Lupus affects heart health in almost all patients. It affects all three layers of the heart, including the pericardium, myocardium, and endocardium.
In pericarditis, patients would complain of substernal pain and breathlessness. In a few instances, patients may also develop pericardial effusion. ECG is generally ordered in such cases, and auscultation is done to evaluate the patient. Fluid drainage is done in case of an effusion.
In myocarditis, the patient presents with palpitation, tachycardia, and breathlessness. Pericarditis is less common, affecting 10% of lupus patients. The most important tests to diagnose pericarditis are ECG and chest X-Ray. Myocarditis occurs as a part of lupus flare-ups, and it is detected by serological tests and other imaging studies.
In endocarditis, small nodule-like lesions are formed on the valves, and these are commonly referred as vegetations. This condition is widespread among lupus patient, and it is collectively called Libman Sach’s endocarditis. Patient presents with fever, malaise, tachycardia, and palpitations. Nodules are 1-4 mm in diameter and are “mulberry-like clusters” mostly present near the edge of the valve. The mitral and aortic valve are the most common sites of such lesions. An immediate visit to the doctor is necessary to ward off any serious consequence of the disease. The physician normally does ECG and cardiac auscultation under such circumstances. Patients with lupus are also at increased risk of developing other heart condition, like atherosclerosis and acute myocardial infarction. One study has shown that 35 to 44-year-old women with lupus have a 50% higher chance of having a heart attack than an average woman.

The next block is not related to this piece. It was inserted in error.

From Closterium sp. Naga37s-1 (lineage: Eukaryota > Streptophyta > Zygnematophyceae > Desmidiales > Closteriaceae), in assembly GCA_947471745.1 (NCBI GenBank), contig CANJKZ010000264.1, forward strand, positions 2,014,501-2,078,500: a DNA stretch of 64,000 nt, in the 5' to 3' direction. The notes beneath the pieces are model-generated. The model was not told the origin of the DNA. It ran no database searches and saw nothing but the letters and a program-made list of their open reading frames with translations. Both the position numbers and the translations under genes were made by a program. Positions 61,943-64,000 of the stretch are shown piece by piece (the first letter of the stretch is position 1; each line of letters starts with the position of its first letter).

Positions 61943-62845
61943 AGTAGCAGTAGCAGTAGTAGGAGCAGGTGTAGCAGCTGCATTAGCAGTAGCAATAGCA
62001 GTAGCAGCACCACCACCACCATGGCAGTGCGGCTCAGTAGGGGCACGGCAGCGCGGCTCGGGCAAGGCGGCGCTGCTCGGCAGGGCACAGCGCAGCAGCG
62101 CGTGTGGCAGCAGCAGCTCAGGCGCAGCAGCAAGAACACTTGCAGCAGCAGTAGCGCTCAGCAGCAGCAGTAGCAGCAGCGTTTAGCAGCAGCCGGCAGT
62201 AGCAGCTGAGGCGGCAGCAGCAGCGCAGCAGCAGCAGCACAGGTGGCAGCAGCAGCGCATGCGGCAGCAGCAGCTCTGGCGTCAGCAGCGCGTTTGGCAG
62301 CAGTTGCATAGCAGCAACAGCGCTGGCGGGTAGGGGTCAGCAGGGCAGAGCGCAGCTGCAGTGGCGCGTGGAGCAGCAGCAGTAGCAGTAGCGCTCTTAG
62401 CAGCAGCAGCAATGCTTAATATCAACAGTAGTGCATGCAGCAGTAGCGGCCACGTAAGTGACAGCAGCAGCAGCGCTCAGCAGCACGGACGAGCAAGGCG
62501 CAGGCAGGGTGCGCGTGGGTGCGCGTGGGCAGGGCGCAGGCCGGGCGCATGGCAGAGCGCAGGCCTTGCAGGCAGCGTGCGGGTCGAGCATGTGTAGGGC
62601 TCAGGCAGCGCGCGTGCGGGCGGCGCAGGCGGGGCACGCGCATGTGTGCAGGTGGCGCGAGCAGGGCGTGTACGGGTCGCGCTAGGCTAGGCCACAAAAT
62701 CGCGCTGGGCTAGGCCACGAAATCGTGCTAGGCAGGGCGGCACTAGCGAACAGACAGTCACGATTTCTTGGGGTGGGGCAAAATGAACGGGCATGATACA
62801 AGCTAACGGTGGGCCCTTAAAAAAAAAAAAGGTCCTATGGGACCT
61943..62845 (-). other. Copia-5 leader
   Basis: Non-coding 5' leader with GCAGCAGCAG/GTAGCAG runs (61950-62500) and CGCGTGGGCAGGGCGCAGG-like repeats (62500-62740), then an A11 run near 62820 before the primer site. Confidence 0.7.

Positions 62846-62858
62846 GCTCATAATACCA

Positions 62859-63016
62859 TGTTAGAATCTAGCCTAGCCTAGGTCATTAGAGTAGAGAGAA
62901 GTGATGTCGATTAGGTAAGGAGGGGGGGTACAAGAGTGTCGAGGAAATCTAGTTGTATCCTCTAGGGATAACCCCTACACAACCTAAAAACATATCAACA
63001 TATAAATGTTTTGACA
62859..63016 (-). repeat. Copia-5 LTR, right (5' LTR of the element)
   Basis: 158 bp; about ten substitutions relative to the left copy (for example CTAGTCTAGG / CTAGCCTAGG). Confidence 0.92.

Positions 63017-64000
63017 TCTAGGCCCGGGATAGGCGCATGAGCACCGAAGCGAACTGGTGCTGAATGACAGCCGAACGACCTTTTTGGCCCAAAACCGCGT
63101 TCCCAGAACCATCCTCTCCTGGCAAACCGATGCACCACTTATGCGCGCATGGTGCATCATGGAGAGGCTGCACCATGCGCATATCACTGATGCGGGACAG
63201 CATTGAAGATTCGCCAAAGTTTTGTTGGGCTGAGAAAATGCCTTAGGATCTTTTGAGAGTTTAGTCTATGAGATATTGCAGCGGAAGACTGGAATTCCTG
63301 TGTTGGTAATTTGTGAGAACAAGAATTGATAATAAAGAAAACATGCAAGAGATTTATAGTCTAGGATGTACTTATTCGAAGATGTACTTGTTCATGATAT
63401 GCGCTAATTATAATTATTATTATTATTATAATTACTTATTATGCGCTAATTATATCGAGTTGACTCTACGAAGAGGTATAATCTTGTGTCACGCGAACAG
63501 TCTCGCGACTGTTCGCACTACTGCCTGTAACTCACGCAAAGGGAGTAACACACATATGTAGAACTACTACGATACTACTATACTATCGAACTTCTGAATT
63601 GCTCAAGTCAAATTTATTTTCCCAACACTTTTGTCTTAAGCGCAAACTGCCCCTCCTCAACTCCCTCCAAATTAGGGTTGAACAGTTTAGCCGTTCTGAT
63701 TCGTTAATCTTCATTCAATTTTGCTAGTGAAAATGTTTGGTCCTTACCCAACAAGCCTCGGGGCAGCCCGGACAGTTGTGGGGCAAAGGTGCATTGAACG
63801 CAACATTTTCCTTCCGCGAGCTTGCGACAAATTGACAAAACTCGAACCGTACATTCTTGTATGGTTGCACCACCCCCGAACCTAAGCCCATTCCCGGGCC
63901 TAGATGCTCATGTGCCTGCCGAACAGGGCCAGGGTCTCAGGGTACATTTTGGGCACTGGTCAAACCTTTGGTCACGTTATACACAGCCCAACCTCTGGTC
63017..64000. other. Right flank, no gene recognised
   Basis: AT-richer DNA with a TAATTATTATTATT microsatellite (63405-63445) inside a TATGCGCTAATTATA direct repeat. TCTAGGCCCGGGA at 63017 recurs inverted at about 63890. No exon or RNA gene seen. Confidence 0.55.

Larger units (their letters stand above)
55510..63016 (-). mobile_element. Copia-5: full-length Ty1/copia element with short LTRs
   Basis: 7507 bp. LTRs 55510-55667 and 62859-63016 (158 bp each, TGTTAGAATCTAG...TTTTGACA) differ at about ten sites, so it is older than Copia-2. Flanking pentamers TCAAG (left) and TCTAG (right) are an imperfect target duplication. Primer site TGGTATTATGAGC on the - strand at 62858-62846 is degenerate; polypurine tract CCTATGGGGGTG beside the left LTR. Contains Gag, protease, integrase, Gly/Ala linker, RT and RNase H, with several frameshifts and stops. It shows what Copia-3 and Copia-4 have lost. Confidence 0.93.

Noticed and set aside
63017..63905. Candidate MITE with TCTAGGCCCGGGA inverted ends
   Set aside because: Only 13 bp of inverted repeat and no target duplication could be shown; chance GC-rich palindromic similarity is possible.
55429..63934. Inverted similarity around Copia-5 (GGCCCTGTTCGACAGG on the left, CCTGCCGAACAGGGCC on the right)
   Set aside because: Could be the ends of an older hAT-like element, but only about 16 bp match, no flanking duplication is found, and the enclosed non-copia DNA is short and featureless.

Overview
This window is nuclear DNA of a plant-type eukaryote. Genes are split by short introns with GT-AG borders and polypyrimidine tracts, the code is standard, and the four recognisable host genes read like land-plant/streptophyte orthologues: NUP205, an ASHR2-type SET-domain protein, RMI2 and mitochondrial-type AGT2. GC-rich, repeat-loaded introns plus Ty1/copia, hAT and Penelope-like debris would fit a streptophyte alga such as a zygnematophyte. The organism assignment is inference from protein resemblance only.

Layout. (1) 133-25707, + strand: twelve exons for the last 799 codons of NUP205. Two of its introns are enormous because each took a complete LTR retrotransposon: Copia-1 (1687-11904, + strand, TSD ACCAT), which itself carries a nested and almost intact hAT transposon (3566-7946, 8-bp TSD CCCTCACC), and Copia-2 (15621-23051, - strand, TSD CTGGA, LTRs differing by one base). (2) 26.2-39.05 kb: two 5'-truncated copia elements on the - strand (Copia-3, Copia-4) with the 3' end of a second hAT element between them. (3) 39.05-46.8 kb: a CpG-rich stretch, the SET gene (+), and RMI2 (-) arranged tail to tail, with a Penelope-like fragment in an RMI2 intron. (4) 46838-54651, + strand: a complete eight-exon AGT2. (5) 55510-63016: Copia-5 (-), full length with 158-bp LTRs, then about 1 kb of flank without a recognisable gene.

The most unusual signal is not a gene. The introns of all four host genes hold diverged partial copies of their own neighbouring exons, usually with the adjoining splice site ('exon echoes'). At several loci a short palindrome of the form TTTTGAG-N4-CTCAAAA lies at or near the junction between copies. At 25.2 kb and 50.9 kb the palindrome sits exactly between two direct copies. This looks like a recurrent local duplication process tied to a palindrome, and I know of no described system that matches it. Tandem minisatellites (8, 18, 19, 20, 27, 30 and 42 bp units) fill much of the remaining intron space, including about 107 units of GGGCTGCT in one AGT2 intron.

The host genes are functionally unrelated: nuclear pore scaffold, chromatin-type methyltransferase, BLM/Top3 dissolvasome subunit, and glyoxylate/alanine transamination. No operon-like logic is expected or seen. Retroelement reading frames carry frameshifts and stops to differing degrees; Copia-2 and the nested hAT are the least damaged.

Apart from cardiac involvement, vascular inflammation is another serious problem faced by lupus patients. Vessels may break and bleed into the tissue as a consequence of the disease. Fever, poor appetite, blurry vision, seizures, stroke, weight loss, and mood disturbances are some significant problems associated with vasculitis.
Lupus is a dreadful disease that affects a wide range of organs including the skin, heart, lung, kidney, and brain, following relapsing and remitting course. It may affect each person differently, but there are some warning signs patients should always be wary of in order to prevent further complications. Immediate consultation with the doctor and proper medication can reduce the widespread damaging effects of this disease.